Mr. Speaker, seven years ago, the Prime Minister of Canada stood in this chamber and apologized to the survivors of residential schools. Today, seven years later, we are concerned that many Canadians are still unaware of this dark chapter in Canadian history.
Achieving meaningful reconciliation is not only the responsibility of elected politicians but of every Canadian. With the recent release of the Truth and Reconciliation Commission's recommendations, we have a clear pathway for the essential journey of reconciliation for a policy of cultural genocide that spanned more than a century. The Prime Minister's refusal to commit to implementing the TRC recommendations has been deeply disappointing. I urge him to immediately begin working with survivors, aboriginal leaders, the premiers, and other partners to do so.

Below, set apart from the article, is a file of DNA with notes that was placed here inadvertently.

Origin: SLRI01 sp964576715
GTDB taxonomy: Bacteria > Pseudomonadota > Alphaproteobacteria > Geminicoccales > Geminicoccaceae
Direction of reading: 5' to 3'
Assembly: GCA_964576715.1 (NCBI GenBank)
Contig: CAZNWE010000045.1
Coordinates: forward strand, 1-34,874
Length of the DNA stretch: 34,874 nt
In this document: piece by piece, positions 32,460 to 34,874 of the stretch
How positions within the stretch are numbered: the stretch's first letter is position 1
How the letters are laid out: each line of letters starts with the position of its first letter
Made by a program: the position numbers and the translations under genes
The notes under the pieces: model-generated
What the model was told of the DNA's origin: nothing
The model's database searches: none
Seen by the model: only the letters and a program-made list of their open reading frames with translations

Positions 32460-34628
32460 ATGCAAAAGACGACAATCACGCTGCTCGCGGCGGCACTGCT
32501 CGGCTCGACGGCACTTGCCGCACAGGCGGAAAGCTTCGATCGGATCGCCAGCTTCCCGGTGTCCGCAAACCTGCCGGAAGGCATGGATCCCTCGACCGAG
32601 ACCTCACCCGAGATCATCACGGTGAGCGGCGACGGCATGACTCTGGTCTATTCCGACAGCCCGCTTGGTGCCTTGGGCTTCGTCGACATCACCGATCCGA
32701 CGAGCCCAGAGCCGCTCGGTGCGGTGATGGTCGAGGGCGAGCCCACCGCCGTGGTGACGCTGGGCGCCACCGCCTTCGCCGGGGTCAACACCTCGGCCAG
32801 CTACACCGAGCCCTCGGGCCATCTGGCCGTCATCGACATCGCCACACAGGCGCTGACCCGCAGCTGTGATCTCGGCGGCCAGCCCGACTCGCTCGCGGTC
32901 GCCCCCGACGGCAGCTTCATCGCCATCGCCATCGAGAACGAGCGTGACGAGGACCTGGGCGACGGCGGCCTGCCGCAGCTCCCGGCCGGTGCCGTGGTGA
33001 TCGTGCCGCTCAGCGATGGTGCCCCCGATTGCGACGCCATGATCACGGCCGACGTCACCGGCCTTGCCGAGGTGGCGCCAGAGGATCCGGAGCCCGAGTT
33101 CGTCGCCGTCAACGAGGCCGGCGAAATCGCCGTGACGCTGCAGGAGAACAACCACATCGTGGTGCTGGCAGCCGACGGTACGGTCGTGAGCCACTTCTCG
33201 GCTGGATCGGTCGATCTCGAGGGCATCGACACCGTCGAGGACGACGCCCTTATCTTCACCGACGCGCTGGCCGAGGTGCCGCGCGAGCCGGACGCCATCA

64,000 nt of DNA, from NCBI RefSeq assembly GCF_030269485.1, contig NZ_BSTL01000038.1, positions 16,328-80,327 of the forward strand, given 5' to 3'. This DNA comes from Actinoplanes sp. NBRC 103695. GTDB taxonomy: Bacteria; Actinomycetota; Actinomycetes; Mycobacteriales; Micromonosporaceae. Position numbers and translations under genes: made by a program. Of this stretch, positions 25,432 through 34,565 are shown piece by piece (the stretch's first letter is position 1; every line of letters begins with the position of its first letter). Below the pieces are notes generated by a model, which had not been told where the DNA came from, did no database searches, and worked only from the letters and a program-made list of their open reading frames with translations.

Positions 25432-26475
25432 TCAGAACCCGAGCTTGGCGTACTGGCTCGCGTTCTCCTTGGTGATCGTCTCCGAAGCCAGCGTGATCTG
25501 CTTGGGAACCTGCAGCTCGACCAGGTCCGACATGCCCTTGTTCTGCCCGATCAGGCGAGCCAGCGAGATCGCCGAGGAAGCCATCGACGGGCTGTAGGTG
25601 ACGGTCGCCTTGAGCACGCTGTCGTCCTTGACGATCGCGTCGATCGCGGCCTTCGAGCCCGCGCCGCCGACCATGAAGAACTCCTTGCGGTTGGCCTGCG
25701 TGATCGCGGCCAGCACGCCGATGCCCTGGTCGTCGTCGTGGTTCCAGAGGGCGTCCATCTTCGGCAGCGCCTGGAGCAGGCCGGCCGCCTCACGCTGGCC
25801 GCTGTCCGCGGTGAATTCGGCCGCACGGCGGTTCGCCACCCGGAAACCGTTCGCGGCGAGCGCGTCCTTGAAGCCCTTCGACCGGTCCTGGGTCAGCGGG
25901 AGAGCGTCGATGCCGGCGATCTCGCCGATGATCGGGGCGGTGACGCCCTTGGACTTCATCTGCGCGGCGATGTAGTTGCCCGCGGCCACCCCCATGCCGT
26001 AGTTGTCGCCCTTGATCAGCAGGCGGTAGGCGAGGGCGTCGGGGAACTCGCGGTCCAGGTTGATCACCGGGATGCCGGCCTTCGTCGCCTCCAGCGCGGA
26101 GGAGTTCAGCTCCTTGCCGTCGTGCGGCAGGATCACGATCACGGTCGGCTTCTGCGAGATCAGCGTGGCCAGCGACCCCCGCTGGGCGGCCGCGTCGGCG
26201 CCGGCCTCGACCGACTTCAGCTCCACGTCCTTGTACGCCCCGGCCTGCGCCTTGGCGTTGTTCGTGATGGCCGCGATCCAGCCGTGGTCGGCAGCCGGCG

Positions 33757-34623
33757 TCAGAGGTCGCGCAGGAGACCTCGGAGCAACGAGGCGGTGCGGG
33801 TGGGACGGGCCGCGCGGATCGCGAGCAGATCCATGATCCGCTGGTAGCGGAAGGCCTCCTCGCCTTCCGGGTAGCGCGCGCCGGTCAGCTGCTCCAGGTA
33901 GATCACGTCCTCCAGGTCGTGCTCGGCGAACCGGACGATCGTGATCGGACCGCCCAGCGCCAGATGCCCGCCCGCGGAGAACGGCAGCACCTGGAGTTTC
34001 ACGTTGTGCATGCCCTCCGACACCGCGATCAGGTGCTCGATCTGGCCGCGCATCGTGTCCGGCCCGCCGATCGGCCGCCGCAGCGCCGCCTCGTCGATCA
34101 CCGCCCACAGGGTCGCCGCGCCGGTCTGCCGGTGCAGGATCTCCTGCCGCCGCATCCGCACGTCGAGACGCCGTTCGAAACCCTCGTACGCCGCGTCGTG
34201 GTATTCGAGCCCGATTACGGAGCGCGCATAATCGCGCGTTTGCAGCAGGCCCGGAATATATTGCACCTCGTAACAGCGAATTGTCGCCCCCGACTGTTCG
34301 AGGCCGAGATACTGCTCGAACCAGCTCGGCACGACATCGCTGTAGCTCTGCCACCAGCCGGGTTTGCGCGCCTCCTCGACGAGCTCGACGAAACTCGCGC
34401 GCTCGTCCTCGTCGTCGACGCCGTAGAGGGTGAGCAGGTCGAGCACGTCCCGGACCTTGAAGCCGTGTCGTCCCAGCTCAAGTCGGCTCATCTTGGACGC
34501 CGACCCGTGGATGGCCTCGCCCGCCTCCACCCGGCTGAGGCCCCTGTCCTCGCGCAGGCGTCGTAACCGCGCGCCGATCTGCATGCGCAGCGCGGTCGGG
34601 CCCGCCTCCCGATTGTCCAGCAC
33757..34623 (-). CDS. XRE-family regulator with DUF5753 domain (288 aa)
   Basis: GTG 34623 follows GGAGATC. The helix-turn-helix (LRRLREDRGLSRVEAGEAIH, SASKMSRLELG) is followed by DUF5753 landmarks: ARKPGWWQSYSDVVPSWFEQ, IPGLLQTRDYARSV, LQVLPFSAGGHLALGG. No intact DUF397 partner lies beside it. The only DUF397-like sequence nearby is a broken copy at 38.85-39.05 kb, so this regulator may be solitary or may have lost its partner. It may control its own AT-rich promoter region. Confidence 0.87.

As Canadians prepare to commemorate the 150th anniversary of Confederation, we must ensure that we begin the next 150 years by completing the unfinished business of Confederation. It is time to build a renewed nation-to-nation relationship with aboriginal communities, rooted in aboriginal rights, treaties, and the principles of the UN Declaration of the Rights of Indigenous People, in a spirit of partnership, respect, and co-operation for mutual benefit.